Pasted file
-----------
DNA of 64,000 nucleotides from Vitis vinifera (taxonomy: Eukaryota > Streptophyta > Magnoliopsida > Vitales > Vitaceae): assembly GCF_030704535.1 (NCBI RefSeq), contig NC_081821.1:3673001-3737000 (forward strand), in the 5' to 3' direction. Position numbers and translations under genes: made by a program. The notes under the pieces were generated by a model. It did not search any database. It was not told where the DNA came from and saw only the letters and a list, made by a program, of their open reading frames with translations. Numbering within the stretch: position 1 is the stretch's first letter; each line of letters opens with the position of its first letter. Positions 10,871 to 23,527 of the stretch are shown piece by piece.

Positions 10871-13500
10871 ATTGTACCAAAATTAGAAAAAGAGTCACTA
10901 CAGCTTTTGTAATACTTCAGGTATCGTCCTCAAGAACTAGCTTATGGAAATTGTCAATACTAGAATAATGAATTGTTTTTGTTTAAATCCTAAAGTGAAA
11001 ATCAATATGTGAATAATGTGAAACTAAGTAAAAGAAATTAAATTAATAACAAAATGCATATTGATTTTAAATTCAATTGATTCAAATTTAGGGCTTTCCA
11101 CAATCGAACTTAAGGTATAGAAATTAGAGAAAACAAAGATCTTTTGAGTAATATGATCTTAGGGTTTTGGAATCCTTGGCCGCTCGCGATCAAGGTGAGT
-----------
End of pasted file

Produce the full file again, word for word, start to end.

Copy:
DNA of 64,000 nucleotides from Vitis vinifera (taxonomy: Eukaryota > Streptophyta > Magnoliopsida > Vitales > Vitaceae): assembly GCF_030704535.1 (NCBI RefSeq), contig NC_081821.1:3673001-3737000 (forward strand), in the 5' to 3' direction. Position numbers and translations under genes: made by a program. The notes under the pieces were generated by a model. It did not search any database. It was not told where the DNA came from and saw only the letters and a list, made by a program, of their open reading frames with translations. Numbering within the stretch: position 1 is the stretch's first letter; each line of letters opens with the position of its first letter. Positions 10,871 to 23,527 of the stretch are shown piece by piece.

Positions 10871-13500
10871 ATTGTACCAAAATTAGAAAAAGAGTCACTA
10901 CAGCTTTTGTAATACTTCAGGTATCGTCCTCAAGAACTAGCTTATGGAAATTGTCAATACTAGAATAATGAATTGTTTTTGTTTAAATCCTAAAGTGAAA
11001 ATCAATATGTGAATAATGTGAAACTAAGTAAAAGAAATTAAATTAATAACAAAATGCATATTGATTTTAAATTCAATTGATTCAAATTTAGGGCTTTCCA
11101 CAATCGAACTTAAGGTATAGAAATTAGAGAAAACAAAGATCTTTTGAGTAATATGATCTTAGGGTTTTGGAATCCTTGGCCGCTCGCGATCAAGGTGAGT